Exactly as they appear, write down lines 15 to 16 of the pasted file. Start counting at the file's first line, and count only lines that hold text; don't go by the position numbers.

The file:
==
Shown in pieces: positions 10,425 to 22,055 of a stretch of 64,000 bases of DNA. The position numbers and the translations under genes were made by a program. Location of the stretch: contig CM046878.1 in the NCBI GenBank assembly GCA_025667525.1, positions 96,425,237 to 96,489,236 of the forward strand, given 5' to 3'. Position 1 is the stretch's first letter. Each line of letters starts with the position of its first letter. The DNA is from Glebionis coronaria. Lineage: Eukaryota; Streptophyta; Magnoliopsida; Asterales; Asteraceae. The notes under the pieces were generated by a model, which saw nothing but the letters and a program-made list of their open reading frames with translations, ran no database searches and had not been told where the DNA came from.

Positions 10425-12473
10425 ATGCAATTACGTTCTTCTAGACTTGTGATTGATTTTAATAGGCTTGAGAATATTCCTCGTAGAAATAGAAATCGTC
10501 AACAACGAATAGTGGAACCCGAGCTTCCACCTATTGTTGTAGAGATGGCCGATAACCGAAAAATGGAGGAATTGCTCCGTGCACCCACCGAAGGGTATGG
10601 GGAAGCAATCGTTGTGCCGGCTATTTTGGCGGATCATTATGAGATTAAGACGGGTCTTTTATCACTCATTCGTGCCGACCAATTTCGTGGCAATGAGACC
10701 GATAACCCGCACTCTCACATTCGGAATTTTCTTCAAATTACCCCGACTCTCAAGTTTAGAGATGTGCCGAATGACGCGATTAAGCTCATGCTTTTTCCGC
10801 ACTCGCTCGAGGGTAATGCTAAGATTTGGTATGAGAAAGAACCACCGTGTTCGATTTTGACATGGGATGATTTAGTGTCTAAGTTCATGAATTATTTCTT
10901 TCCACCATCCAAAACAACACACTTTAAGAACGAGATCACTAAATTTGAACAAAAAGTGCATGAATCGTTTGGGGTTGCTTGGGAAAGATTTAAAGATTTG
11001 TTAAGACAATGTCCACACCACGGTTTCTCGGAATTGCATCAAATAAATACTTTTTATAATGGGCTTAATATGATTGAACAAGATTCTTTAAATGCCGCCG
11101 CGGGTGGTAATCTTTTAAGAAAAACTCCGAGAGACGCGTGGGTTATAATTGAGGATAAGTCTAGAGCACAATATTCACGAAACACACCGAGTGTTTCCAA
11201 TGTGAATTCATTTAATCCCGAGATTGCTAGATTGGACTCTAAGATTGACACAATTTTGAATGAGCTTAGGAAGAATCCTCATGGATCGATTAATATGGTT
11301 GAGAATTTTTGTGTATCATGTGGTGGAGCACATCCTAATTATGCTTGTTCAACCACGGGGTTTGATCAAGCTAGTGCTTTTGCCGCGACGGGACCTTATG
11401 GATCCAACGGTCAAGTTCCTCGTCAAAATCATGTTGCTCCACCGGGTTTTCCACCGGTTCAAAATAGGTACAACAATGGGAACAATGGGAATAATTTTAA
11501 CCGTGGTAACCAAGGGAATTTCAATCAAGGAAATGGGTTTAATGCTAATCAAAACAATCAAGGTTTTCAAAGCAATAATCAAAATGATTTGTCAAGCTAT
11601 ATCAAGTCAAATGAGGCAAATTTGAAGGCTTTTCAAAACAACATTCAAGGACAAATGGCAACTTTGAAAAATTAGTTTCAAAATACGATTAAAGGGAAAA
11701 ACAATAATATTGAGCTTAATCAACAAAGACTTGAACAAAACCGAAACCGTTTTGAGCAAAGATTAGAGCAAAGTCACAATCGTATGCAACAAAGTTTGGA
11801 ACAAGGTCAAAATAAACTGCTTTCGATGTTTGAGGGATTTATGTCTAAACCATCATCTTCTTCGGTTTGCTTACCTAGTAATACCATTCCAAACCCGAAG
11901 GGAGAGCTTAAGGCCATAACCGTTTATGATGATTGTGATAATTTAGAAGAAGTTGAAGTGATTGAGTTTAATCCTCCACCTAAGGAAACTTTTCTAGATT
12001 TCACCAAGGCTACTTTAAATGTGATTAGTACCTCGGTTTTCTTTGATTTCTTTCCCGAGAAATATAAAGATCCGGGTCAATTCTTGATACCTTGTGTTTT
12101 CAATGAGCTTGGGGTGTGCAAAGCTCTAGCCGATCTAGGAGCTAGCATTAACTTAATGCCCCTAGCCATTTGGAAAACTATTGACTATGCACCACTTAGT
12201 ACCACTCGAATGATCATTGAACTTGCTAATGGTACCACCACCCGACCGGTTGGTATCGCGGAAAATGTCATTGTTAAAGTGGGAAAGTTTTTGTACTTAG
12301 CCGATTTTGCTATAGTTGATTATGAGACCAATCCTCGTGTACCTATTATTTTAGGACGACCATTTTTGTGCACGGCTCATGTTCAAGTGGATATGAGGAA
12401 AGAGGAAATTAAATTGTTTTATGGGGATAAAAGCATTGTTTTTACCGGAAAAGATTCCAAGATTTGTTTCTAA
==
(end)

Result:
11601 ATCAAGTCAAATGAGGCAAATTTGAAGGCTTTTCAAAACAACATTCAAGGACAAATGGCAACTTTGAAAAATTAGTTTCAAAATACGATTAAAGGGAAAA
11701 ACAATAATATTGAGCTTAATCAACAAAGACTTGAACAAAACCGAAACCGTTTTGAGCAAAGATTAGAGCAAAGTCACAATCGTATGCAACAAAGTTTGGA